Sony Ericsson G705 review: Slide-o-matic
One of a kind is the last thing to call Sony Ericsson G705 upon as much as a glimpse. But conceited scoffs may be bitterly regretted. Wi-Fi, GPS and lightning fast data are likely to turn the snooty sneer into an embarrassed smirk.
Now, one of a kind may be not precisely right but the G705 is pretty darn close. The handset is only the second feature phone in the Sony Ericsson Generation Web lineup. To narrow it down even further, the G705 is only the company's second feature phone to sport both WLAN and GPS. And since the other one is proudly perched at the top of the Cybershot tree, the G705 has the midrange all to itself. What a cheeky chap!.
- Quad-band GSM/GPRS/EDGE and HSDPA 7.2 Mbps/tri-band HSDPA for US version
- Built-in GPS with A-GPS function, Wayfinder Navigator software, geotagging
- Wi-Fi b/g with DLNA and SIP support, Bluetooth (with A2DP), USB v2.0
- 2.4" 256K-color TFT display
- 3.2 MP camera with LED flash,
- Enhanced user interface with basic multi-tasking
- Illuminated Web shortcut keys
- Dedicated Play/Pause music key
- Media Center, Smart search, Manage Messages
- FM radio with RDS and TrackID
- YouTube client
- 120 MB built-in memory, M2 card support, 1GB included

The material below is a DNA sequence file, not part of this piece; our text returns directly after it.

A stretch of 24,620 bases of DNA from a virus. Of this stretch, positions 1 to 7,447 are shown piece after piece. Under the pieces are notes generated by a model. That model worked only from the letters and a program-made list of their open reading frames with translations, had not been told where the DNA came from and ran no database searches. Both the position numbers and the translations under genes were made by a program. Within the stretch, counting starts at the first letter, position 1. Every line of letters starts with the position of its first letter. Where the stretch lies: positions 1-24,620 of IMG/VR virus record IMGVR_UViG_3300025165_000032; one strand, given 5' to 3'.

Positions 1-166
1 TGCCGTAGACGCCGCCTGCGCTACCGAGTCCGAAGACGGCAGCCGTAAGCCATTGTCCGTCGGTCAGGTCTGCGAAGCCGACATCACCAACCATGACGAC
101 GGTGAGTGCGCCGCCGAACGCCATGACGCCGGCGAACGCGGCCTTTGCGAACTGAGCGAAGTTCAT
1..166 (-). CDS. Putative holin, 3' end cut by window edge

- Cheapo looking materials
- No office document viewer
- Video recording limited to QVGA resolution at 15fps
- M2 card slot is under the battery cover
A feature phone with no gaps in the spec sheet, Sony Ericsson G705 finds itself in quite a predicament. One, it's good enough to mess with the big boys (yep, that's smartphones), but second, it's cocky enough for the big boys to start messing with it.
At this point, the G705 has virtually no competition among non-OS phones. Check out our comparative table below for the kind of smartphone track the G705 will be running on. A couple of Symbian-powered Nokia devices are there for a taster of what our Sony Ericsson handset is up against.
We've got a bunch of sliders there, with Wi-Fi, GPS and FM radio not even mentioned in the table, as all of them are available across the sample. Nokia E66 and Nokia N95 are all-in-one Symbian phones that, business or multimedia spin aside, easily match the main point of G705 - web browsing and connectivity. The now elderly Nokia N95 manages to even match its price tag.
Nokia 6260 slide is bigger and heavier but that's probably quite worth it, given the higher-res screen, better camera, stereo speakers and the great web browser borrowed from S60 UI. But it would be a few months before it hits the market while Sony Ericsson G705 will be enjoying a good headstart - and sets to make the best of the Christmas shopping spree. What's more, the G705 sounds notably easier on the wallet than the yet-to-be-released Nokia 6260 slide.
Looks like we're all set to fire up the G705, so hit the jump to see it spin and swing into action.
Reviews > Sony Ericsson G705 review: Slide-o-matic